It’s all over for all dating oriented apps which are flexing muscle in India and elsewhere while claiming pole position over the competition. An elephant is coming and likely to disrupt the matchmaking segment. With a staggering 2.2 billion user base, the world’s largest social network is launching a dating product.
Facebook’s top brass- Mark Zuckerberg has announced that one of world’s largest valued company is s building a dating product meant for finding a meaningful relationship.
Drawing an urge of such product from 200 million users who mark their relationship as ‘single’, Facebook wants to find a real match for them. While the yet to be launched product would be global in nature, India will experience a profound impact.
Facebook has about 250 million active users in India and the second largest user base for the social networking giant. Besides India, Facebook also has wielded a greater impact in Bharat (rural India) owing to its use case. At the same time, dating isn’t a mainstream activity in semi-urban and rural India.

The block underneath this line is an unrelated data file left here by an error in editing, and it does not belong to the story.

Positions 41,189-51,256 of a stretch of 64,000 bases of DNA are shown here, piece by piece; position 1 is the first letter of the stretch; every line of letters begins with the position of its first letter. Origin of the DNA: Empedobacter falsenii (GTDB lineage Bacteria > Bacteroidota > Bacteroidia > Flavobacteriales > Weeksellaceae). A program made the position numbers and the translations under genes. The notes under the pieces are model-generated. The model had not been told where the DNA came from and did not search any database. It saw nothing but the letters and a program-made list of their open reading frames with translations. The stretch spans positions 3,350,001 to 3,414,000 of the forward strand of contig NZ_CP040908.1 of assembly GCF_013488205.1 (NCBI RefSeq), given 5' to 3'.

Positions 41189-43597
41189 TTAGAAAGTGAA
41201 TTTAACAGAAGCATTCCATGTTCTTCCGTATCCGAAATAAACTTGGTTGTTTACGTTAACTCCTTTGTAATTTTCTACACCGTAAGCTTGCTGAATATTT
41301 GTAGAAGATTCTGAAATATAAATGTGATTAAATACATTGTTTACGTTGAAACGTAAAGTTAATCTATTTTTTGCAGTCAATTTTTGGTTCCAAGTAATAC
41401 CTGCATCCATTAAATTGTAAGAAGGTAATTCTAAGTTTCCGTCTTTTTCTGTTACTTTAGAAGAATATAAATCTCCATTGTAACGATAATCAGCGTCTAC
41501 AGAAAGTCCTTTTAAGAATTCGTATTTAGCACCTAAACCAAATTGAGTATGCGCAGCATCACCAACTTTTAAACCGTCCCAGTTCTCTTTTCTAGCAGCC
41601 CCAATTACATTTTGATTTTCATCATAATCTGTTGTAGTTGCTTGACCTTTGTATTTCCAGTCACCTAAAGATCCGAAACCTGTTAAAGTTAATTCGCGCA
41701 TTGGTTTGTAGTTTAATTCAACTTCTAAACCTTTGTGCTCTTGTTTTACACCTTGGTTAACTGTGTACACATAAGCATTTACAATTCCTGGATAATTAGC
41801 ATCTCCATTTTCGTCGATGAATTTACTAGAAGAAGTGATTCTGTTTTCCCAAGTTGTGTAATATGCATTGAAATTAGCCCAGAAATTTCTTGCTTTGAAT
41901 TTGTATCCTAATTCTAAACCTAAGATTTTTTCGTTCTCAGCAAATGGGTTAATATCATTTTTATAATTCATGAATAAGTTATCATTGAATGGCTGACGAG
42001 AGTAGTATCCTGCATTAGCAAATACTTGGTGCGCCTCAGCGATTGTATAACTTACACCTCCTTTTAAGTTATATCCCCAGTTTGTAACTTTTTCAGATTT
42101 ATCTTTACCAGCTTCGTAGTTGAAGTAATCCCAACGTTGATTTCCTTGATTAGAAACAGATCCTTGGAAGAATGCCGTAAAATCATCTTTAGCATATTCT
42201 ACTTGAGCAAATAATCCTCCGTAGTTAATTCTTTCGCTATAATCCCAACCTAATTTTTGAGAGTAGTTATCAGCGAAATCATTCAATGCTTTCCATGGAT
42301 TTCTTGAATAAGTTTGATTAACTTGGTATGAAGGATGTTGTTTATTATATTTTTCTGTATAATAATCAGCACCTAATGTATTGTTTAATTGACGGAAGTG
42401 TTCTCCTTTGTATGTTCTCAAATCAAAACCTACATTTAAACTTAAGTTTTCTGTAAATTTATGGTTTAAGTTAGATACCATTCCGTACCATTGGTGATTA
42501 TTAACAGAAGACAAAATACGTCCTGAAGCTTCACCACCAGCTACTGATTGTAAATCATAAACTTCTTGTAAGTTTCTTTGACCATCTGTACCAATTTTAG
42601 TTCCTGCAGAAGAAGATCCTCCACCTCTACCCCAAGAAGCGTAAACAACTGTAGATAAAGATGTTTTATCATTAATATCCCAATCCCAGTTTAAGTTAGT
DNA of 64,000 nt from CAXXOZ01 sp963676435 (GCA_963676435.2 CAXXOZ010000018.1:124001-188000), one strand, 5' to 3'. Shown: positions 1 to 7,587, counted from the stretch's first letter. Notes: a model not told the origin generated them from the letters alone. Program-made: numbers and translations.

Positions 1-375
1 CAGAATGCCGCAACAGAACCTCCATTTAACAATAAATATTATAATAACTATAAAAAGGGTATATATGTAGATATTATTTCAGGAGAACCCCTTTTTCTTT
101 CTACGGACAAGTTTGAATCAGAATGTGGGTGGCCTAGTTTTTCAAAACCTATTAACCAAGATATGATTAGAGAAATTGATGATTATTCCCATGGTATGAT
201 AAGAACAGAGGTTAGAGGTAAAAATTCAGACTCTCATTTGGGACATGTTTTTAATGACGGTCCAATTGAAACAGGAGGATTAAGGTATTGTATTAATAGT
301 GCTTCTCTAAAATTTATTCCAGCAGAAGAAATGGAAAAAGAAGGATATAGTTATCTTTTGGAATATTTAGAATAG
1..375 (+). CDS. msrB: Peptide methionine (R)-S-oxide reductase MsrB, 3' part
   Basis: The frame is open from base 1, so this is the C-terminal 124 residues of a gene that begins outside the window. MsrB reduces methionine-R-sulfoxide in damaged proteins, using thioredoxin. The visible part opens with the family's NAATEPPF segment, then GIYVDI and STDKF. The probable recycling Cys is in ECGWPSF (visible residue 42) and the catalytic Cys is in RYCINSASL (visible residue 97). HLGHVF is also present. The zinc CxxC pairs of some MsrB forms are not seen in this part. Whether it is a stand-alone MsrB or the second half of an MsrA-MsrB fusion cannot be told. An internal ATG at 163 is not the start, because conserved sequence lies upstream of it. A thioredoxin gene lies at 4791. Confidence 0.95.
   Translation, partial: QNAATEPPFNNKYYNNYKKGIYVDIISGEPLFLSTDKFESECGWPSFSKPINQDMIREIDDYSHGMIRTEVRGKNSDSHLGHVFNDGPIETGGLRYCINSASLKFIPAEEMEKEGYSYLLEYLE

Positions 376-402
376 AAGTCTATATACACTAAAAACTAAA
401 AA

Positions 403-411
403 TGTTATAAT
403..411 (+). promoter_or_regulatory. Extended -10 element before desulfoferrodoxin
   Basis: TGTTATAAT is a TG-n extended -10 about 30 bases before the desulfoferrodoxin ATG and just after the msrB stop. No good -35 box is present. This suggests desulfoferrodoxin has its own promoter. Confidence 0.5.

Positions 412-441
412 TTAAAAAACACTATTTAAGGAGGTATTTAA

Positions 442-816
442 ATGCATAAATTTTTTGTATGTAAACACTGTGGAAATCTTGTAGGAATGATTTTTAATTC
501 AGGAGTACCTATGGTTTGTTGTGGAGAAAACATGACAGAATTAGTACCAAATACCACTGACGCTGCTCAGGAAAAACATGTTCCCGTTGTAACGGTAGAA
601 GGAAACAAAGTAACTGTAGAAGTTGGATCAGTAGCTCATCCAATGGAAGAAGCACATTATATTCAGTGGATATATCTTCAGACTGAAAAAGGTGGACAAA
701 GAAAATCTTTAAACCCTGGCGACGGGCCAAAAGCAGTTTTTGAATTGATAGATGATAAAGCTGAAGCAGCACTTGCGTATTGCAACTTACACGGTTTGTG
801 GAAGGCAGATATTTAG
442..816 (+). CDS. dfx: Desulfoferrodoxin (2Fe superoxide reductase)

Facebook dating product is slated to change this by not pairing your existing friends and family (a deterrent to dating in India). Most importantly, it won’t let friends peep into your dating profile.
Following the news of Facebook ushering into dating affair, Shares of Match, which owns Tinder, OkCupid and its namesake Match.com witnessed 17.5 per cent down in its share trading in stock market.
So far, likes of Tinder and Truly Madly have only been able to penetrate the premium segment in India, and its reach is limited to certain social classes in metros and top cities. When we compare it with Facebook dominance in the country, it’s negligible.
Of late, Facebook has been embroiled in controversy over privacy and data leaks via Cambridge Analytica. Such privacy issue would be more concerning for private activities such as dating. It may face some hurdle over aforementioned grounds, otherwise, it sets to disrupt the dating and relationships segments globally as well as locally.
The development was reported by Recode.